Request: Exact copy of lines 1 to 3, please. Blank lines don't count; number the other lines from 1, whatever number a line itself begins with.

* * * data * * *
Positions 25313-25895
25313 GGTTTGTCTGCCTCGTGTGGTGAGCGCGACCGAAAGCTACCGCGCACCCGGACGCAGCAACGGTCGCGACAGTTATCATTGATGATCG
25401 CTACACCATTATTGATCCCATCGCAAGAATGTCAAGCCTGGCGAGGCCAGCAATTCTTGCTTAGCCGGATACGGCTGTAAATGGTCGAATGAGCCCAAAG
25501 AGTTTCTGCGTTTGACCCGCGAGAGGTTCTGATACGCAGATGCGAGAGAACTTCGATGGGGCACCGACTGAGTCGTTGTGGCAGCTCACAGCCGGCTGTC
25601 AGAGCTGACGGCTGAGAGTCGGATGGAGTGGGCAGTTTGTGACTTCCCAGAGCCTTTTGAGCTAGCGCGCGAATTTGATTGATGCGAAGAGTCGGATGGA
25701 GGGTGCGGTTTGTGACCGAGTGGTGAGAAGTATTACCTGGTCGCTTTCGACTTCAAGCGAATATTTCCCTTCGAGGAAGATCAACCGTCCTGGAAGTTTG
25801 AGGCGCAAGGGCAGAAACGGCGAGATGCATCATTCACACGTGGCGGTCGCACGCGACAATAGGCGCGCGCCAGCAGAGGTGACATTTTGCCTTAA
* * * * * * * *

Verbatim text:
Positions 25313-25895
25313 GGTTTGTCTGCCTCGTGTGGTGAGCGCGACCGAAAGCTACCGCGCACCCGGACGCAGCAACGGTCGCGACAGTTATCATTGATGATCG
25401 CTACACCATTATTGATCCCATCGCAAGAATGTCAAGCCTGGCGAGGCCAGCAATTCTTGCTTAGCCGGATACGGCTGTAAATGGTCGAATGAGCCCAAAG